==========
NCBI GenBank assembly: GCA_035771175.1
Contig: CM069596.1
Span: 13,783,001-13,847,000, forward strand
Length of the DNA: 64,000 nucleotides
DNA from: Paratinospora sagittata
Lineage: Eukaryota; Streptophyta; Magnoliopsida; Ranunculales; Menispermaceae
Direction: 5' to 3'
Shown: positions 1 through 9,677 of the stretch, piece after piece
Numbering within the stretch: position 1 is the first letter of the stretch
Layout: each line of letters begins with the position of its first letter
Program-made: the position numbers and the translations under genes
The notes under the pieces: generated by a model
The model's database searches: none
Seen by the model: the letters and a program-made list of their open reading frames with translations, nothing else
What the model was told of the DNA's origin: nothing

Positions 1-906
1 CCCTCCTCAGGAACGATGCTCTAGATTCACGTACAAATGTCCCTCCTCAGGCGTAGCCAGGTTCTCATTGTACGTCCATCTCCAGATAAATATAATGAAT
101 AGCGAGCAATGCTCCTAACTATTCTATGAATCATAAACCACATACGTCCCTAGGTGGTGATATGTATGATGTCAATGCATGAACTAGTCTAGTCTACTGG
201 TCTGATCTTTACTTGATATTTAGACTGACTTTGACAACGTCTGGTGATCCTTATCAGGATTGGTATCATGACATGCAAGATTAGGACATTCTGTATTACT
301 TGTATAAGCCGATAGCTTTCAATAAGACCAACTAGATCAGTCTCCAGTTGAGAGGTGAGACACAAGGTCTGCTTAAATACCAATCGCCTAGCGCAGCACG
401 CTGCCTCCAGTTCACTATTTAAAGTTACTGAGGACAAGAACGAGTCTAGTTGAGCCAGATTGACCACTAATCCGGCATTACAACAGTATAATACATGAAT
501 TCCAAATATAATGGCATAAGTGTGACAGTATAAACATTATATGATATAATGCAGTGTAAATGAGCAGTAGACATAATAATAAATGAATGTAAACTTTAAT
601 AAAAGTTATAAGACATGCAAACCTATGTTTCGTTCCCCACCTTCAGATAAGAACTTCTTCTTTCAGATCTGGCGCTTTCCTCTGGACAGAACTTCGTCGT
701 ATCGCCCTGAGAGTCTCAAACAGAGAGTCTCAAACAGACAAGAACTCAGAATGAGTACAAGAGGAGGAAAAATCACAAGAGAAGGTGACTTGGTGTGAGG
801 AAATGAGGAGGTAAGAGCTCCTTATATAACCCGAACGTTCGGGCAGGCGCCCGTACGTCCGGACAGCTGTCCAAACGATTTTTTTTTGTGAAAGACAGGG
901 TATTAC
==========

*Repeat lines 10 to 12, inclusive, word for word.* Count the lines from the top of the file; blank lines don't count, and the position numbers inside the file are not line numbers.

Layout: each line of letters begins with the position of its first letter
Program-made: the position numbers and the translations under genes
The notes under the pieces: generated by a model